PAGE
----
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Exp Neurol. 2008 Aug;212(2):242-6. doi: 10.1016/j.expneurol.2008.04.020. Epub 2008 Apr 26.

Commentary: Dopaminergic dysfunction in DYT1 dystonia.

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Department of Neurology/School of Medicine and Yerkes National Primate Research Center, Emory University, 954 Gatewood Road NE, Atlanta, GA 30329, USA.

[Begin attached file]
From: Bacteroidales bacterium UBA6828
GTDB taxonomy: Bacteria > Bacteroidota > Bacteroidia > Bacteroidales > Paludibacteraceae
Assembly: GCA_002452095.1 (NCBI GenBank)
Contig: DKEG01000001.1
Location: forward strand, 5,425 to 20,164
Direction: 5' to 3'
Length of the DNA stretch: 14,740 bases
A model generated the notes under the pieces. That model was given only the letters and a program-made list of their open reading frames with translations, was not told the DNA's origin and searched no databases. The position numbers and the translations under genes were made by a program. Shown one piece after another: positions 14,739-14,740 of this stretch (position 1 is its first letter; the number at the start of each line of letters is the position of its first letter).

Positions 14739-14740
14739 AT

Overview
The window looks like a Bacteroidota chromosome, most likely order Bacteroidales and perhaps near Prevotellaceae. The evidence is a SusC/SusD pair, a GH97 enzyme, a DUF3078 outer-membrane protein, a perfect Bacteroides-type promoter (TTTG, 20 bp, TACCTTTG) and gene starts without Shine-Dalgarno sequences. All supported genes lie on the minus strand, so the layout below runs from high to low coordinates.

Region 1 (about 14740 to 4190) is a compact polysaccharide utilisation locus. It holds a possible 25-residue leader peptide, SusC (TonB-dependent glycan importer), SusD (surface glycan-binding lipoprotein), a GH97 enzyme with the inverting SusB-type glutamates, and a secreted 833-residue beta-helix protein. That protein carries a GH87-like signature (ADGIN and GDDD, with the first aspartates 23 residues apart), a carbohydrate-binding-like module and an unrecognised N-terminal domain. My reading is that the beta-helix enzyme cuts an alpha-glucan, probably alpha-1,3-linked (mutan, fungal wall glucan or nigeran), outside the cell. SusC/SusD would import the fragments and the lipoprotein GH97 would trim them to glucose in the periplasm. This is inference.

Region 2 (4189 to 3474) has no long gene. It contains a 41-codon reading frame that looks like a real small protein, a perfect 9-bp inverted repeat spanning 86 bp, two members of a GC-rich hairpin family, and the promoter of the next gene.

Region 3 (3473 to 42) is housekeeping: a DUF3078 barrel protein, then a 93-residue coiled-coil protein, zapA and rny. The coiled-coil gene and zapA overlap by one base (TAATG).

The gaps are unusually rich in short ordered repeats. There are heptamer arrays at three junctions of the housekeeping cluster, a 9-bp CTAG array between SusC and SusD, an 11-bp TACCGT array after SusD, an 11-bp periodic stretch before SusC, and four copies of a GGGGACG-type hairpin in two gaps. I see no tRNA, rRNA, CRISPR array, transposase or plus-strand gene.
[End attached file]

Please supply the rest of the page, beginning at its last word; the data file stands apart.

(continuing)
A three-base-pair deletion in the torsinA gene leads to generalized torsion dystonia (DYT1) in humans, an often devastating movement disorder in which voluntary movements are disrupted by sustained muscle spasms and abnormal limb posturing. In a recent issue of Experimental Neurology, Zhao et al. (2008) have provided a thorough behavioral, anatomic, and biochemical characterization of a mouse line that over-expresses human mutant torsinA, with particular emphasis on the possible role of dopaminergic dysfunction in these animals. This commentary provides an overview of the clinical and genetic features of the human disease and of the available transgenic mouse models for DYT1 dystonia, and discusses the evidence favoring the role of dopamine in the clinical manifestations of the disease.

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